New Wave Of Healthcare Brings Urgent Care And Hotel-Like Clinics
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Healthcare is hot. According to NAIOP, healthcare construction in the U.S. totaled $41.4B, or 9% of nonresidential spending last year.
In 2015, Americans spent a staggering $3.2 trillion on healthcare, roughly one-sixth of the U.S. gross domestic product, translating to per-capita expenditures over $10K, which Colliers predicted would grow 5.8% until 2025. Colliers also found that 22M SF of new healthcare space delivered last year, up 57% from the previous year’s 14M SF, as medical office building vacancy rates hit an all-time low, average rents rose and net absorption hit its post-recession peak.
The U.S. has an aging population, and according to Pew Research Center, 10,000 baby boomers will turn 65 each day for the next 19 years. This generation, along with millennials, has two seemingly conflicting demands when it comes to healthcare: convenience and concierge treatment.
The former is driving the proliferation of retail-integrated and instant care clinics, in which major pharmacy stores CVS, Walgreens and Walmart are aggressively investing. The latter is prompting consortia of physicians to open swanky, spa-like treatment centers that boast no wait times, expert staff and the support of large healthcare networks at premium prices.
Although this second trend is partially profit-driven, as high stress levels in hospitals have been demonstrated to reduce patient stays, it also manifests the idea that a relaxing, beautiful environment can facilitate healing.
Healthcare is filling the void left by retail, as Americans vote with their dollars for e-commerce over brick-and-mortar establishments. Medical offices and hospitals have recently become less space-conservative when they expand, allocating square footage to larger, well-appointed, private rooms that make patients, their families and visitors feel at home.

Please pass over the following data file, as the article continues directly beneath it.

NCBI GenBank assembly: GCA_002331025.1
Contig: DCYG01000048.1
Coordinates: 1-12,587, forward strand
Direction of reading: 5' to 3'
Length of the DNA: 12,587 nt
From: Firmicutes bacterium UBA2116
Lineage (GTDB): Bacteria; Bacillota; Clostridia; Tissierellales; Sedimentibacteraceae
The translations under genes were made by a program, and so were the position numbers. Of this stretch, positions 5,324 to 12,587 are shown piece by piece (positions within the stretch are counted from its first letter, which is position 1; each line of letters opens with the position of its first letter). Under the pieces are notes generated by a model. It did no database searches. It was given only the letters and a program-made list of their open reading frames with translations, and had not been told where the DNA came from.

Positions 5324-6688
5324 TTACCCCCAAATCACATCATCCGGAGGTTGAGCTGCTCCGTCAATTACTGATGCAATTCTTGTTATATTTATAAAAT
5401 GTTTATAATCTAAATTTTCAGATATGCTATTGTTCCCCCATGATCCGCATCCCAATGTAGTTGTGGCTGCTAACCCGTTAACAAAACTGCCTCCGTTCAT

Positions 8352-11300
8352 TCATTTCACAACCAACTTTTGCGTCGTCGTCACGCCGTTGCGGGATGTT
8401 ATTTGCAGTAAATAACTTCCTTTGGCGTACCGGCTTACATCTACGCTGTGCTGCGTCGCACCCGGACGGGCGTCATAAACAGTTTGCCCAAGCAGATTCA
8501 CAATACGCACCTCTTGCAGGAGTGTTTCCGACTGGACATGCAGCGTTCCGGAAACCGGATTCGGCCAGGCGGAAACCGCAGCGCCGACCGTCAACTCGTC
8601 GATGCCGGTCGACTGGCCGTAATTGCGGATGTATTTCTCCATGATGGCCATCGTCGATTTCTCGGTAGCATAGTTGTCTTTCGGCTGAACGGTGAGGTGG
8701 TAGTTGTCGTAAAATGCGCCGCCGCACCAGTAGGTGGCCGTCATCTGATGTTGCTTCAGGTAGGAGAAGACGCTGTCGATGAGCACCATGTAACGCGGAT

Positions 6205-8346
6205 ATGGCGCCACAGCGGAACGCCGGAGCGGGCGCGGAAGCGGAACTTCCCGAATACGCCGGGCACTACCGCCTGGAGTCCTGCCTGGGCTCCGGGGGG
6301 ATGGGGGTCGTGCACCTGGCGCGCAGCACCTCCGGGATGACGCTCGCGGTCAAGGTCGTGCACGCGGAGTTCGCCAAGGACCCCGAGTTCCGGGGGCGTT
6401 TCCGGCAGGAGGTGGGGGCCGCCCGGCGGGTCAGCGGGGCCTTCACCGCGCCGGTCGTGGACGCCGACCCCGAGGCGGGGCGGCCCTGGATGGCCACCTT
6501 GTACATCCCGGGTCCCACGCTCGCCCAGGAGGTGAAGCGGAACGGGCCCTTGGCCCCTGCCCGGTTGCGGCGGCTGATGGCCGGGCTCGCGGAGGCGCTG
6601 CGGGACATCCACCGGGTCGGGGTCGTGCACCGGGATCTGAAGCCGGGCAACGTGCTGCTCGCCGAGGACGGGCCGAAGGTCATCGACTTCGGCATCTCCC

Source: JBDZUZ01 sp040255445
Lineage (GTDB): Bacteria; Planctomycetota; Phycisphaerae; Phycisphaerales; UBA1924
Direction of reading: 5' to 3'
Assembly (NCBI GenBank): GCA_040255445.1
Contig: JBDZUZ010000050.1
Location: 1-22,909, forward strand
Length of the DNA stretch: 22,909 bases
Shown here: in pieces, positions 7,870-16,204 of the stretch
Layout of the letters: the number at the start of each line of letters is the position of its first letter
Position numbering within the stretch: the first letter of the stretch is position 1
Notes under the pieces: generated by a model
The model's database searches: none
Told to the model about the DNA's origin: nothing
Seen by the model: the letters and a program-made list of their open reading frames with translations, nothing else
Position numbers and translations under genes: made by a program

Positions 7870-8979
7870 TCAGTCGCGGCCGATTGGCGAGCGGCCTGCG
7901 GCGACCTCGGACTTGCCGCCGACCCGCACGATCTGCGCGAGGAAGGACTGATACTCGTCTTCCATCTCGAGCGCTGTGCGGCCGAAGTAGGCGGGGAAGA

Investors and lenders like that healthcare, while reliably growing, has the added benefit of being noncyclical, and thus insulated from macroeconomic movements that can make other asset classes more volatile. Healthcare assets help with portfolio diversification and hedging.
These opportunities do, however, have certain drawbacks. For landlords, leases to medical offices can present zoning, medical waste, biohazard and other regulatory challenges depending on type and location.
“They will have many of the same accreditation requirements as the parent hospital, and fall under the hospital’s license, so many of the specialized services we’re supplying for safety, as well as engineering, will apply,” EBI Consulting Business Development Manager Bob Foster said.
Physicians or companies planning to open a new medical office should engage a team of specialists with comprehensive services, including due diligence and engineering, before approaching banks or lending institutions for funding.
Uncertainty about the future of insurance and government healthcare programs, specifically the Affordable Care Act, introduces a degree of risk for investors. Some believe medical office buildings are overbuilt, or have saturated select markets to an extent that there are localized healthcare bubbles.
Still, on balance, many CRE pros, analysts and investors remain bullish on healthcare real estate.
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